I can’t wait for the illustrated edition of A Game of Thrones even though it is too expensive for me so I know I won’t buy it but I just can’t wait to browse through it in the bookstore.
Also, I am a huge fan of Gilmore Girls (and by huge I mean HUGE – even just hearing their theme song makes me teary-eyed!) so I’m really excited for Lauren Graham’s second book despite the fact that I haven’t even read her first one yet… oops.

Tell me, which of these are you most excited for?

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The Autumn Reading Tag

Hello there!

Recently, Jen Campbell made a video tag about Autumn reading plans, which I found very interesting, so I am now doing it in the form of a blogpost. Feel free to answer these questions yourself, either in the comments or on your own blog!

So, make yourself a nice hot cup of tea, sit back and enjoy!

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1) Are there any books you plan on reading over the Autumn season?

Well, I’m in the middle of a Jane Austen “read-along”, so I plan on finishing Northanger Abbey. After that, I have to decide which specific books I want to read next, because I got quite a lot from the library and there is no way I will be able to read all of them in the course of one month (that is for how long they lend you books in my local library), so I will have to pick some. Either Hopeless by Coleen Hoover, or a very popular Slovak fantasy series The Adventures of Captain Bathory, which is definitely a commitment, because it is a very long series…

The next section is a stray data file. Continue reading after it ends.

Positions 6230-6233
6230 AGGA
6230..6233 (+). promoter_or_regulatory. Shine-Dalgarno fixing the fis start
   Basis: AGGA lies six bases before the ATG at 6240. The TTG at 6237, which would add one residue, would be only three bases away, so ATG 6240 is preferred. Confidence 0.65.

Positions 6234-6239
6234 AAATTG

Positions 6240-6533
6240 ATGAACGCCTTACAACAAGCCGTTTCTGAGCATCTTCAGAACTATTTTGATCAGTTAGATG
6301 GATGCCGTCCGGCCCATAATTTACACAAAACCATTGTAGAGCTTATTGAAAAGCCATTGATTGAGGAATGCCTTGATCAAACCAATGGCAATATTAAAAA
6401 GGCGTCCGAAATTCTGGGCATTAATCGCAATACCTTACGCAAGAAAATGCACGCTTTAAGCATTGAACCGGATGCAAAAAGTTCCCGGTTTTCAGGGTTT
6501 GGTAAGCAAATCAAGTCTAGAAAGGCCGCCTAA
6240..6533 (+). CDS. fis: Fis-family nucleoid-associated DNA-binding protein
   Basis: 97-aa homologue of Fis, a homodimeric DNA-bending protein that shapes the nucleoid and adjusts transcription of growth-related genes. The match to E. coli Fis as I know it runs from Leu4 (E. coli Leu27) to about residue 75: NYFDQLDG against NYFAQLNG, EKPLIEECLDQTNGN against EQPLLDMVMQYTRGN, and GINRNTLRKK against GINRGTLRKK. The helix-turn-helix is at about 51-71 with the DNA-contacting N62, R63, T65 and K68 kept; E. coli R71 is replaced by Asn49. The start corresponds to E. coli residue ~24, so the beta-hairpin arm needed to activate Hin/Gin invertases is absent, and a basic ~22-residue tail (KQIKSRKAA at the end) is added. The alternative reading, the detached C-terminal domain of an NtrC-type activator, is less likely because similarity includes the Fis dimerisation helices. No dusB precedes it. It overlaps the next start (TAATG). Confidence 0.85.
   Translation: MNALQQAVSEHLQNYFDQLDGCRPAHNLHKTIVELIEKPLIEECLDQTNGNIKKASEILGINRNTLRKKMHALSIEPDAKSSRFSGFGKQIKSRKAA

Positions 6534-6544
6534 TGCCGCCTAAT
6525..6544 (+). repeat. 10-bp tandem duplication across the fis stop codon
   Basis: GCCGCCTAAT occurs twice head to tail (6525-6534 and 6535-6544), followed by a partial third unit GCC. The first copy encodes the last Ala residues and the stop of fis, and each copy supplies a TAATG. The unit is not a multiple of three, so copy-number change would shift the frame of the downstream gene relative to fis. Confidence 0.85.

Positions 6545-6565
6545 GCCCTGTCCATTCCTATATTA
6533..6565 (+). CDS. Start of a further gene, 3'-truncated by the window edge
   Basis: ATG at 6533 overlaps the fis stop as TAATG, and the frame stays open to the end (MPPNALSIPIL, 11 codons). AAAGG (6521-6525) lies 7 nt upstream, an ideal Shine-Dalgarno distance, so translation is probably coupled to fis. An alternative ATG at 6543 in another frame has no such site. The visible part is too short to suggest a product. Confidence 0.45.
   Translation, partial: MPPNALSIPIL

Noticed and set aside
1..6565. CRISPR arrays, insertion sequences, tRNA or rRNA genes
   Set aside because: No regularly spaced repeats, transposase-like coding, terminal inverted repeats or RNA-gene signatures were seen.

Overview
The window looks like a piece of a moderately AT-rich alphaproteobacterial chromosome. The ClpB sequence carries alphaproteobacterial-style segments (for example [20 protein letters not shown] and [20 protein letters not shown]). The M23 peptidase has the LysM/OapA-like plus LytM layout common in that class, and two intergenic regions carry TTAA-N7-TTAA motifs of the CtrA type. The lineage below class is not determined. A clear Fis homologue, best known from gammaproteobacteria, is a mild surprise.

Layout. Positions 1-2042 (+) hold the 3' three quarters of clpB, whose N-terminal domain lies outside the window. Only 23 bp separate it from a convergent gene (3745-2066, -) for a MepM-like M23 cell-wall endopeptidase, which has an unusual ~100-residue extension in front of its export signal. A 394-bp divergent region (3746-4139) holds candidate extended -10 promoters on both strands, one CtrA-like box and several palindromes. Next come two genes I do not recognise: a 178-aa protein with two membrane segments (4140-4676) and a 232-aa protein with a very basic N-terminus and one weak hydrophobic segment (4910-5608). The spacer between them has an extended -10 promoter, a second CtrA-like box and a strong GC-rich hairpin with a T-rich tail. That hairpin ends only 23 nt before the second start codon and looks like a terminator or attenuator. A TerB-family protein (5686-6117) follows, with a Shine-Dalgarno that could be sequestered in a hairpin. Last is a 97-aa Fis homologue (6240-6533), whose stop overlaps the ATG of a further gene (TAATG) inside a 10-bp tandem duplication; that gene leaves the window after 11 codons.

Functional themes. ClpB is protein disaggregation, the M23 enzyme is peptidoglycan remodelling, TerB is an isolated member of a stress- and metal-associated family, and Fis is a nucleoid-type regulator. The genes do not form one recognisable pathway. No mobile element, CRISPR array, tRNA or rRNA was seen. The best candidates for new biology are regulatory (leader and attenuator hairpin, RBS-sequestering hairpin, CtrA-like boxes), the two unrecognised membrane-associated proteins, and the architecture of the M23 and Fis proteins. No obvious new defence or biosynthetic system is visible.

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2) September brings back to school memories: what book did you most enjoy studying? And what were your favourite and least favourite school subjects?

I could choose a few different books to answer this question, but to pick the main one: I especially loved Bleak House by  Charles Dickens when we were studying it in college. I remember that I fell in love with Dickens’ characters and his enormous, well thought out plots that somehow always made sense in the end.
Another one that I really enjoyed in school was Anne of Green Gables, which we read in sixth grade. This was the first book that made me fall in love with literature and reading in general, and I have re-read it quite a few times since then. Anne Shirley, with her sincere kindheartedness and wild imagination, is definitely one of my favorite protagonists in literature in general.

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3) October means Halloween: do you enjoy scary books and films? If so what are some of your favourites?

To be honest, I am a huge wuss when it comes to scary stuff. I scare very easily, I have a crazy imagination, and even though I’m 23 years old, I often get scared in the dark, too.  Which is funny because I also regularly work night shifts in a hotel, where I am completely alone and it gets pretty scary for me sometimes. I don’t know why I agreed to this job… (Btw, this is why I can’t read The Shining right now, even though I really want to – I hear it takes place in a haunted hotel?! Nope, not reading that while I work there!) So, given that I avoid these types of books – no, I don’t have a favorite scary book. But, I can share with you my absolute favorite movie that could be considered eerie. Donnie Darko. Phenomenal!

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4) With November it’s time for bonfire night & firework displays. What’s the most exciting book you’ve read that really kept you gripped?

It’s old news, but Gone Girl was definitely one. But also, more recently, The Girl in The Ice by Robert Bryndza was something I could not put down until I found out what exactly happened and who was behind it! I definitely recommend this book and the whole series to everyone.

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5) What book is your favorite cosy comfort read?